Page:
How Your Mattress Affects Your Sleep
Ten years ago, researchers did a study that involved 59 men and women in optimal health sleeping for 28 nights straight on their usual mattresses, followed by 28 nights on new and unused, medium-firm mattresses. They were told to assess their stress levels based on things like racing thoughts, nervousness, trembling, etc. The study revealed the new mattresses brought about “a noticeable decrease in stress possibly from the resulting improvement in sleep quality and reduction of pain arising from to the firmer mattresses.
Mattress allergies are at least dust mite-related. Those microscopic creatures eat the dead skin cells you shed naturally, a lot of which can be found on and even inside your bed. As many as 20 million Americans couldn’t stand these nasty bugs, particularly those with respiratory conditions such as asthma. Regular washing of sheets and pillowcases in hot water helps to remove dust mites. Then use a slipcover to control the mites traveling from the bed to your pillows and linens. Of course, you have to clean the mattress itself, and this can be done effectively with a vacuum.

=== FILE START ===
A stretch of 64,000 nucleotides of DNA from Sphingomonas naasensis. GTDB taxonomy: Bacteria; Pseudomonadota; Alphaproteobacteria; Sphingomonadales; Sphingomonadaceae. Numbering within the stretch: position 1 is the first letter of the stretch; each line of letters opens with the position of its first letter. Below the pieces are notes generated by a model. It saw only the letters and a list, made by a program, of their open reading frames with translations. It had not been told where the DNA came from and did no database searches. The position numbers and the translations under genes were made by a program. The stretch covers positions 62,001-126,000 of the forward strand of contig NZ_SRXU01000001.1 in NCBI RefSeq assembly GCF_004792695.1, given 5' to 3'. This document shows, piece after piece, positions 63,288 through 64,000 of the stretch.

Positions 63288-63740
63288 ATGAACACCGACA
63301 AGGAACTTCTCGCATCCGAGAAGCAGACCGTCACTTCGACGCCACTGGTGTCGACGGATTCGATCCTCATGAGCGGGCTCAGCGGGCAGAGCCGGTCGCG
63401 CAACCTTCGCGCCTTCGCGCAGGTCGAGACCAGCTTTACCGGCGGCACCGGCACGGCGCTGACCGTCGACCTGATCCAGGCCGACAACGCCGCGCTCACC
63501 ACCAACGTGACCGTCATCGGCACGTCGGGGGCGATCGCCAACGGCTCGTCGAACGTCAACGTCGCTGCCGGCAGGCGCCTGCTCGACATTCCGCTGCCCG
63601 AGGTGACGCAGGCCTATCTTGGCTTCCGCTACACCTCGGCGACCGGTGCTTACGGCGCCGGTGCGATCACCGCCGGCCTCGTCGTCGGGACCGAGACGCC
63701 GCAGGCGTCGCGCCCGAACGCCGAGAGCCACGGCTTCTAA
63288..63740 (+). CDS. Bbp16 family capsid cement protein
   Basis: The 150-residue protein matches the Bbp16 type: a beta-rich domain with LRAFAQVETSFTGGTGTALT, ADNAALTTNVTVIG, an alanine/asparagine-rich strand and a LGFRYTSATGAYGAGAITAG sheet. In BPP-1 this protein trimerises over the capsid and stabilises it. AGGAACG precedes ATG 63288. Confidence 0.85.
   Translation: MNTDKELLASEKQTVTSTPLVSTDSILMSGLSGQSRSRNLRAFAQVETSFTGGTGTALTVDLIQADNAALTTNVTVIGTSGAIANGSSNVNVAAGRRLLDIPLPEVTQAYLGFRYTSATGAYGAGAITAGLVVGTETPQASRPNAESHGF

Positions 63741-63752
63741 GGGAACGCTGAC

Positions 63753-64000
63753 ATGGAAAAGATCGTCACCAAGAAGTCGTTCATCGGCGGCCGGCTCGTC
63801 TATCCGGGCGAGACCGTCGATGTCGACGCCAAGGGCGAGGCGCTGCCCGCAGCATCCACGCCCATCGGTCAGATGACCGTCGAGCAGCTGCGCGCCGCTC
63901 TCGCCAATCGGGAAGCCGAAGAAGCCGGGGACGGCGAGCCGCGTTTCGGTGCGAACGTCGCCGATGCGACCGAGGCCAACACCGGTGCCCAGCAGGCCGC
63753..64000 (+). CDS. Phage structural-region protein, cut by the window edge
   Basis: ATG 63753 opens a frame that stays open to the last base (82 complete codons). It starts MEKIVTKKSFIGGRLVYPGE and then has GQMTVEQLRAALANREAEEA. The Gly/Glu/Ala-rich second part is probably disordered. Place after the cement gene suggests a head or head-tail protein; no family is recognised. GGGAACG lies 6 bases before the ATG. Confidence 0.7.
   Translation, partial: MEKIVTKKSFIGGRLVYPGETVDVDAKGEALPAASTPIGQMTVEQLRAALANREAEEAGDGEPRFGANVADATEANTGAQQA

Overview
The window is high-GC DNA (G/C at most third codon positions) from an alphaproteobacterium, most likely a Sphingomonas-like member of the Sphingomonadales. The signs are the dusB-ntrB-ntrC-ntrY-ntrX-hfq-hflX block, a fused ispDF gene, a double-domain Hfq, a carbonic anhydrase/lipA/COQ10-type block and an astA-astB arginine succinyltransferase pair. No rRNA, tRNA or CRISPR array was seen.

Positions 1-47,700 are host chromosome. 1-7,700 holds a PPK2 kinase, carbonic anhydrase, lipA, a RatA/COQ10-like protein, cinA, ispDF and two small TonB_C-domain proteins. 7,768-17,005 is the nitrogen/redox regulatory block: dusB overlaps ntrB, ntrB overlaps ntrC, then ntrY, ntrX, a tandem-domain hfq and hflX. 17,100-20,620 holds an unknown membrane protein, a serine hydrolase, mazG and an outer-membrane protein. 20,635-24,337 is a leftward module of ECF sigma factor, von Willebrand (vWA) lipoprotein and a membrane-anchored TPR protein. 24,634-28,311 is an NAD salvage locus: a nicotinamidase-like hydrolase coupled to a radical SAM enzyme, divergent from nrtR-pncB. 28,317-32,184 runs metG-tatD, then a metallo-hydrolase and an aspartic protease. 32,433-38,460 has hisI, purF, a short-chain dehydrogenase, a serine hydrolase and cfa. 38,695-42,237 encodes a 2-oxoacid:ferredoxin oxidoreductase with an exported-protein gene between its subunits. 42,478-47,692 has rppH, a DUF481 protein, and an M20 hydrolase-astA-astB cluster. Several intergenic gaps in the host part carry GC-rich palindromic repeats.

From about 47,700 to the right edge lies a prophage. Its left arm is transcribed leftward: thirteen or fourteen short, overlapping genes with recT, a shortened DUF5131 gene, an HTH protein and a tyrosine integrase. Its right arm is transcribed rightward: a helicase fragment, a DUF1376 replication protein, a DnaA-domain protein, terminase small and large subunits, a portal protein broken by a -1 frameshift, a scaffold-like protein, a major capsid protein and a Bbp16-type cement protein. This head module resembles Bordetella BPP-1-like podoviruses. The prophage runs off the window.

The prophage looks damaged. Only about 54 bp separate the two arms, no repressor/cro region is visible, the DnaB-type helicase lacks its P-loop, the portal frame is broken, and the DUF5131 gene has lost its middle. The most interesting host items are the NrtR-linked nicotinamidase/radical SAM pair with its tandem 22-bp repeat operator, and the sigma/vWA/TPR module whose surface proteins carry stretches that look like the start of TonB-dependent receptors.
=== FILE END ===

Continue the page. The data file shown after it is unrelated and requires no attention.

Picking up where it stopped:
There’s no clear cut definition of what makes a mattress’ softness or firmness. For a 300-pound person, for example, a mattress may come as soft, while for someone who weighs half lighter, it may come as firm. You may encounter fancy terms like “ultra-plush,” but the only know to really know what that means is if you lie on the mattress. There’s little proof as well that a mattress’ firmness will have an impact on your sleep. It’s just all about your comfort in the end. That said, be sure to spend no less than 20 minutes “test-driving” a mattress before you take it home.
If you notice a spring or a hole with stuffing sticking out, it’s obvious you need to get a new mattress. But that’s not all of the reasons to should consider going to the store. If sleep has become harder to come by at home, you might have to make an investment, especially if you feel better rested after after sleeping somewhere else.
As The Experts Say
Experts are all united in saying that the bedroom should only be used for sleep and sex – otherwise, your brain will not stop thinking of work even as you lie in bed, and that makes it increasingly more difficult to get your z’s. Electronics surely must not mix with you and your mattress, especially the blue light they emit, which can throw your brain’s natural bedtime mechanism in disarray, keeping sleep at bay. If you’re serious about improving your sleep, you have to start with your habits.